Generally, it takes longer to sell homes this year than it did in 2006. This is primarily because the inventory of homes for sale has ballooned from the record-low inventories of recent years. When the listing inventory grows, buyers have more to choose from. They can hold out for what they really want without worrying about prices rising in the meantime.
Despite the trend, there are areas around the country — like the Claremont area of Berkeley, Calif., or Pacific Palisades in Los Angeles — where listings are in short supply. In these markets, buyers aren’t content to sit back and wait for the perfect English Tudor or Spanish Mediterranean. They are willing to make compromises.
Rather than hold out for everything you ideally want in a home, be willing to drop some of your preferences. It’s a good idea to write down everything you’d like to have in a home. Seeing the list can help you prioritize which items are the most important to you. Divide the list up into those items you must have and those that are discretionary. This way you’ll be better prepared to make a decision about a listing.
Low-inventory housing markets tend to be fast markets. You may not have much time to decide if you want to make an offer on a property. So, it’s best to be prepared. This includes being preapproved for financing.
It also means being able to quickly analyze a listing to determine if it includes enough of what you want and need. Even when there is a lot of inventory, the kind of house or condo you’re looking for may be in short supply. So, you should be prepared to act on short notice.
A compromise that many buyers make is accepting a property that must be adapted to suit their needs. For instance, if you need a studio work space, a basement might qualify for a conversion as long as the house has plenty of storage space elsewhere.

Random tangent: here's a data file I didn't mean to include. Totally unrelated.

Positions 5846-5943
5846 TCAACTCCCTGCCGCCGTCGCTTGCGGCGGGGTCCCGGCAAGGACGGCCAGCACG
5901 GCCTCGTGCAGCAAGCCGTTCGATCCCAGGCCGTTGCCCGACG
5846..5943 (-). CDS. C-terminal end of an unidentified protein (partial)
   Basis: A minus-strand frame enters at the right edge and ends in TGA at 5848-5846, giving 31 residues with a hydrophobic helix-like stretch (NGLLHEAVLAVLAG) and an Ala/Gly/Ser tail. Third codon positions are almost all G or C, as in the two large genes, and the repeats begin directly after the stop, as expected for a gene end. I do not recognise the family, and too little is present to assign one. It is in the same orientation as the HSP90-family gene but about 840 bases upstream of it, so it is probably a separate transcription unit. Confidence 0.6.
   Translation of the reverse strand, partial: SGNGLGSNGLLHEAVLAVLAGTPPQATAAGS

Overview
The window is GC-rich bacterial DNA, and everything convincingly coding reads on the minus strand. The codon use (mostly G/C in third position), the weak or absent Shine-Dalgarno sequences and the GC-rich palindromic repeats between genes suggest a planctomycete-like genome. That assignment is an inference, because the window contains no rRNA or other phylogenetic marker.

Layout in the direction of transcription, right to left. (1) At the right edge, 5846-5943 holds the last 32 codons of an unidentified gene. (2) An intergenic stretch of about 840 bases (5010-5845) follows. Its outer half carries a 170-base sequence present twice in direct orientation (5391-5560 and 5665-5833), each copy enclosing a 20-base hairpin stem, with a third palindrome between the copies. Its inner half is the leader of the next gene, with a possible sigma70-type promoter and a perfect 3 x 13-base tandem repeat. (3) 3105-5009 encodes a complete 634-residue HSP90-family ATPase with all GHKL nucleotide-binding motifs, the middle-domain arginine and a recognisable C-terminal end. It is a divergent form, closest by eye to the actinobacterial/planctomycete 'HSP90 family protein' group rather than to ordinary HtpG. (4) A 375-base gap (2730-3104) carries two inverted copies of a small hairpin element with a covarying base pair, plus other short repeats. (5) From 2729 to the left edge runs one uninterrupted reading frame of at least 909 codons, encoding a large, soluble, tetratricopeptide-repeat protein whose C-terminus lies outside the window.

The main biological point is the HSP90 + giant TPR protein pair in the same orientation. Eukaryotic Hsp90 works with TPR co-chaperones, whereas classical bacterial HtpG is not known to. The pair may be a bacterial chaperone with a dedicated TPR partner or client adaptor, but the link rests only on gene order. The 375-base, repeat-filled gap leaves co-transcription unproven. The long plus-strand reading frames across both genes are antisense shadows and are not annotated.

Just make sure if you buy a fixer-upper that you have a good understanding of how much it will cost to make improvements. Use the inspection-contingency time period to collect as much information as possible about future renovation feasibility and costs.
HOUSE HUNTING TIP: Buyers who aren’t willing to trade off property condition or location often find success if they broaden their search to include more than just one neighborhood. Buyers who won’t compromise on location might consider renting.
Renting before buying makes sense for buyers who are moving into an area in which they’ve never lived before. If the inventory is low, it allows you to get acquainted with a new area while you wait for the right home to come along. You could find after living in the area for awhile, you’d rather live elsewhere.
It’s difficult to buy long distance even under the best of circumstances. When the inventory is low, it may be impossible to buy within the timeframe you have in which to move. Although renting is rarely a first choice, it is far better than buying the wrong house.
It can be worthwhile even if you have to buy your way out of a lease. It would be sheer luck if the right listing came on the market just as the lease ran out. Plan to buy whenever the right property comes along.
THE CLOSING: Low-inventory markets tend to be competitive. Some buyers find they need to lower their price range in order to compete if multiple offers are sending prices significantly over the list price.
Dian Hymer is author of “House Hunting, The Take-Along Workbook for Home Buyers” and “Starting Out, The Complete Home Buyer’s Guide,” Chronicle Books.